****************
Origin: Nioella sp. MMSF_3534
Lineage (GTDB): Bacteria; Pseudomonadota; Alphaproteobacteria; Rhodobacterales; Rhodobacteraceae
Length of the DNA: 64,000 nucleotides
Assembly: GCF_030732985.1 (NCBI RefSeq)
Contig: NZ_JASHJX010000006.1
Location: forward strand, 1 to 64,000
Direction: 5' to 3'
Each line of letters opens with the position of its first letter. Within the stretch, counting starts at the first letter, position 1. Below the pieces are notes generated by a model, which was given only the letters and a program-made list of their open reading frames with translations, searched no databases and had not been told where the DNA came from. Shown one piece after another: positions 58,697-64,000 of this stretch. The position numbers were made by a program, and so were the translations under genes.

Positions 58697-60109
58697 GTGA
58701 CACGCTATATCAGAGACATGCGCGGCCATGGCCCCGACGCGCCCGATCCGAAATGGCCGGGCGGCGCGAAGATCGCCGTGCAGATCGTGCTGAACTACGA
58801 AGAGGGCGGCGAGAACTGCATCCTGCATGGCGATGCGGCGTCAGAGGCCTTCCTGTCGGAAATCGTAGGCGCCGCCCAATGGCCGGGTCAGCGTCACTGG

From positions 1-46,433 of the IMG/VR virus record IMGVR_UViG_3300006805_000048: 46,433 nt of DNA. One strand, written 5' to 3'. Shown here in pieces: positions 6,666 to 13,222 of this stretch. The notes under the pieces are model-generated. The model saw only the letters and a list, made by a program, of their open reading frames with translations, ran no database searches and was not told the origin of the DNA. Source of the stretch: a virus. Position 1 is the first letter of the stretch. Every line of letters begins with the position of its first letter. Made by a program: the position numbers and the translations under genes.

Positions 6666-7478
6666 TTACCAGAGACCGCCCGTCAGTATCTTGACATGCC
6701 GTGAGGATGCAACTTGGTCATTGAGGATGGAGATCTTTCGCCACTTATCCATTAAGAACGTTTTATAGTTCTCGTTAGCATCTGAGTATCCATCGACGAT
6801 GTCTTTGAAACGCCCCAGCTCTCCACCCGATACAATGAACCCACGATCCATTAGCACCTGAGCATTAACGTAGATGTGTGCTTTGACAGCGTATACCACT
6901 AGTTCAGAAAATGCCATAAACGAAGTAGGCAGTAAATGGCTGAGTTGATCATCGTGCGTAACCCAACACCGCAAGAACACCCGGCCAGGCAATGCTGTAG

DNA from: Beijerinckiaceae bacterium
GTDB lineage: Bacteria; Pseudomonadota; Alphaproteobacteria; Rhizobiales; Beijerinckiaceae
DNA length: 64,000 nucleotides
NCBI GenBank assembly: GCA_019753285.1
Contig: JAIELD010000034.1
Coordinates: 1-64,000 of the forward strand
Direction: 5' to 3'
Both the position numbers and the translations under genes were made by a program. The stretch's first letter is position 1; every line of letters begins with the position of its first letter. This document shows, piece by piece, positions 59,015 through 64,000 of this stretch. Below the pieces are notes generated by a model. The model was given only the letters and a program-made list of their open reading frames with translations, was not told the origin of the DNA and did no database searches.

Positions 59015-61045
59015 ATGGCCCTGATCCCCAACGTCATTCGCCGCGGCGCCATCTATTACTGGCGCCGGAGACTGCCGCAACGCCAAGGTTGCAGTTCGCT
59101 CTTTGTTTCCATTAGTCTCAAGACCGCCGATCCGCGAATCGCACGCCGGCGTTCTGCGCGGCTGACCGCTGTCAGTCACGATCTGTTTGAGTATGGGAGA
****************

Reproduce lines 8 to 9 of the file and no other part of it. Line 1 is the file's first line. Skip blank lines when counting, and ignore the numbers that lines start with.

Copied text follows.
Each line of letters opens with the position of its first letter. Within the stretch, counting starts at the first letter, position 1. Below the pieces are notes generated by a model, which was given only the letters and a program-made list of their open reading frames with translations, searched no databases and had not been told where the DNA came from. Shown one piece after another: positions 58,697-64,000 of this stretch. The position numbers were made by a program, and so were the translations under genes.

Positions 58697-60109